As you may know, the Ming-style Hanfu is perfect for the winter, because it's wide enough to fit a lot of warm clothes. So, what other Chinese winter clothing can you think of for winter wear besides the Ming-style? Maybe Changyi is a good choice, follow along with Hanfu Culture Society to learn more about this Hanfu style that will bring you warmth in the cold winter.
[Structure and History]
Changyi (氅衣, chǎng yī), also known as Hechang (鹤氅) or Dachang (大氅). Straight collar, parallel opening, large sleeves, a pair of laces on the front lapel to tie the knot, the length of the coat is up to the calf or ankle. The body is mostly light in color, but can be decorated with ornate patterns, with dark edges on the collar and sleeve edges, and usually with no slits on the sides, but can be made with slits or pleats.
As one of the categories of traditional Chinese winter clothing for male, Changyi has appeared in traditional Chinese literature with high frequency since the Eastern Jin Dynasty. However, the actual form of the Changyi varies greatly from one period to another. The earliest recorded appearance of the Changyi as a garment is in the “Shi Shuo Xin Yu - Qi Xian (世说新语·企羡)”. At that time, the form of Changyi was like the "Hechang" in the honor guard, which was named after its shape.
Chang (氅), meaning a cape made of bird feathers, in its original form, the Changyi was a small cape made of feathers of birds such as cranes, which was just above the shoulder, fastened by a belt at the collar, and worn like a very short woven rush raincoat.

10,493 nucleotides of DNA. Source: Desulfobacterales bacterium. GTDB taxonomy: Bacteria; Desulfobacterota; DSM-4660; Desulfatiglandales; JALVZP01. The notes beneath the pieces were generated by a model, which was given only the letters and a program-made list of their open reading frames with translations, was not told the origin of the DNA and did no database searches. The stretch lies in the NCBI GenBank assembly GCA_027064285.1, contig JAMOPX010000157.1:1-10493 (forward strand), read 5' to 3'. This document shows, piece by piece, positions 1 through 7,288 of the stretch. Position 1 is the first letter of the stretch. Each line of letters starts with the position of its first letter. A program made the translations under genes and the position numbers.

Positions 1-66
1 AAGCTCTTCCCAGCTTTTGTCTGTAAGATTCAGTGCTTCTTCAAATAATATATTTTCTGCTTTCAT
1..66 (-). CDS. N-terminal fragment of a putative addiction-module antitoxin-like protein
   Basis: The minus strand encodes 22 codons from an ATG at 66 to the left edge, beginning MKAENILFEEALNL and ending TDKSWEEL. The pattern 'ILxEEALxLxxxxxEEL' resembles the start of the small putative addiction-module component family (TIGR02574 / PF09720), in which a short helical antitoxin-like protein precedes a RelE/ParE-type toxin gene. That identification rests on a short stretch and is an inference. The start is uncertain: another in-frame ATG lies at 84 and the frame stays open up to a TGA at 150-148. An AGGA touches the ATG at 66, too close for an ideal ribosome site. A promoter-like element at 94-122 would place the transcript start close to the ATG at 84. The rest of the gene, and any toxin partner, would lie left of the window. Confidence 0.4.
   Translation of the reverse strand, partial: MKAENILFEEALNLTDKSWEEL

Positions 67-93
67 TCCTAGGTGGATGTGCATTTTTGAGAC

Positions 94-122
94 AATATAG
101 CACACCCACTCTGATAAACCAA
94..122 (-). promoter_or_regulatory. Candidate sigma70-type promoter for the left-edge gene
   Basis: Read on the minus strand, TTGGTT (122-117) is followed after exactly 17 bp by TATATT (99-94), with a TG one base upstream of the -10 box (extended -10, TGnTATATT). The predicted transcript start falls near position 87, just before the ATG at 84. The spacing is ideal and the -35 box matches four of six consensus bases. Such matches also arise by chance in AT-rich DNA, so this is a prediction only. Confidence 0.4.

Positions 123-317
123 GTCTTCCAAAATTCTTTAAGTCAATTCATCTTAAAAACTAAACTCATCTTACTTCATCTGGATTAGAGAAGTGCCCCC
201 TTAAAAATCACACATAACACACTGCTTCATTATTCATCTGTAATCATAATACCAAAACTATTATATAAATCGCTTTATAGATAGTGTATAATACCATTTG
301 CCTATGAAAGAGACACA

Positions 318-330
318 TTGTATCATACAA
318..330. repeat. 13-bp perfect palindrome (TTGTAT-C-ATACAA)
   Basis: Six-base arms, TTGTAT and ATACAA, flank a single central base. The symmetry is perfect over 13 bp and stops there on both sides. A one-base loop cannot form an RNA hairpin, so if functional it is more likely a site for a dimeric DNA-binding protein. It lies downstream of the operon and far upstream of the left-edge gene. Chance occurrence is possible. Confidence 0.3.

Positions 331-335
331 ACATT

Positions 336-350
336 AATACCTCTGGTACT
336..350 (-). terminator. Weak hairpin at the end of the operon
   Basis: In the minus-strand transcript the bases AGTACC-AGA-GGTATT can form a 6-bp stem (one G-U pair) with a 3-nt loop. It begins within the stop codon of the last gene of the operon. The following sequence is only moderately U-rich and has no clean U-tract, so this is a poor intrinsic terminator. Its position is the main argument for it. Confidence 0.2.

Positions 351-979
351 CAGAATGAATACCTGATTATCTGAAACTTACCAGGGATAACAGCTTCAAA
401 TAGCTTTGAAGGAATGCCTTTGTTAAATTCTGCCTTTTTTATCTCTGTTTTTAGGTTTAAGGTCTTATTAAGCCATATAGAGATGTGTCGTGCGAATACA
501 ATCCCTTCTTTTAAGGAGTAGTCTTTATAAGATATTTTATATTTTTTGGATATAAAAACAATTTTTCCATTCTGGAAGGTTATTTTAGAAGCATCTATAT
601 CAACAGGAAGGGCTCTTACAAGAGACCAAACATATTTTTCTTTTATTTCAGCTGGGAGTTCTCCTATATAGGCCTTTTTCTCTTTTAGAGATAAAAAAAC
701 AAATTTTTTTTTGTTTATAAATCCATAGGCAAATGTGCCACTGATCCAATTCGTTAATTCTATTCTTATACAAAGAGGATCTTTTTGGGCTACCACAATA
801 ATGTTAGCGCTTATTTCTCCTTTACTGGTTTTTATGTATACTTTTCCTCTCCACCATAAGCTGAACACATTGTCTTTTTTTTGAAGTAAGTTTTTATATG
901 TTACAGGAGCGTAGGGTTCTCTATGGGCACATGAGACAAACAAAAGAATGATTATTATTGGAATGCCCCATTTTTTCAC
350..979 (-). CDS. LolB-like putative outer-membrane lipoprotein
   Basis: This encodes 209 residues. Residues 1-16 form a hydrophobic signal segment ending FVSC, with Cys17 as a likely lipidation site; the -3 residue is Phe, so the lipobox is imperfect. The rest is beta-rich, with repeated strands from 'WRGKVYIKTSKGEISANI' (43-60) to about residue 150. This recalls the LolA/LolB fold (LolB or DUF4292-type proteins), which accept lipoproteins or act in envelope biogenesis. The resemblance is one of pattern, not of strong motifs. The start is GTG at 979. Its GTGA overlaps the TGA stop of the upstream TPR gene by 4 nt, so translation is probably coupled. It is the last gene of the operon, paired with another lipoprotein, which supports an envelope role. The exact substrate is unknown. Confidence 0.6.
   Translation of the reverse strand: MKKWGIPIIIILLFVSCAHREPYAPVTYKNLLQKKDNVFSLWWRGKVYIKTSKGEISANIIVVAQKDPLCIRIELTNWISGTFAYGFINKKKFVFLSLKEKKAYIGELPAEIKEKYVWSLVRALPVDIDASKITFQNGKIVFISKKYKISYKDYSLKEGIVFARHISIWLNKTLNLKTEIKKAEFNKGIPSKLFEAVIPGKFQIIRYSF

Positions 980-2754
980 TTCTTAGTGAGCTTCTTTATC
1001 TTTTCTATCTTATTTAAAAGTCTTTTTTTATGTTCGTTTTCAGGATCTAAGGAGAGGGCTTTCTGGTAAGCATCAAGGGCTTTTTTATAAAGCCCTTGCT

The development of Confucianism and Daoism in the Tang and Song dynasties provided a new model for the Changyi and gave it a richer spiritual meaning, which was developed into a wide robe with big sleeves and became one of the Daoist costumes. During the Song Dynasty, literati liked to wear Changyi due to the influence of social customs, and the wearer's crowd and occasions were expanded, and the shape was gradually stereotyped. The Song-style Changyi was made with wide sleeves, parallel opening, the lower part is fitted with Henglan (横襕), and pleats on both sides.
Changyi in Song Painting:
During the Ming Dynasty, on the one hand, the Changyi evolved into Daoist robes and became closely associated with Taoism; on the other hand, it became more and more influential among the people, and became a kind of outer cloak for men and women of all ages to wear, as well as a thick and warm fabric to protect them from the wind when it was cold.
Changyi in Ming Painting:
[Occasion and Dressing]
The ancient way of dressing has given us many ideas, and the Changyi is often worn as outerwear with a Changshan (长衫) or Taoist robe to create visual harmony. In winter or spring and fall, it can also be used as a layering piece for many occasions, while a Changyi with ornate patterns can be worn as a more formal outfit.
The above is about traditional Chinese winter clothing for male, for more information on winter Hanfu wear, please click here.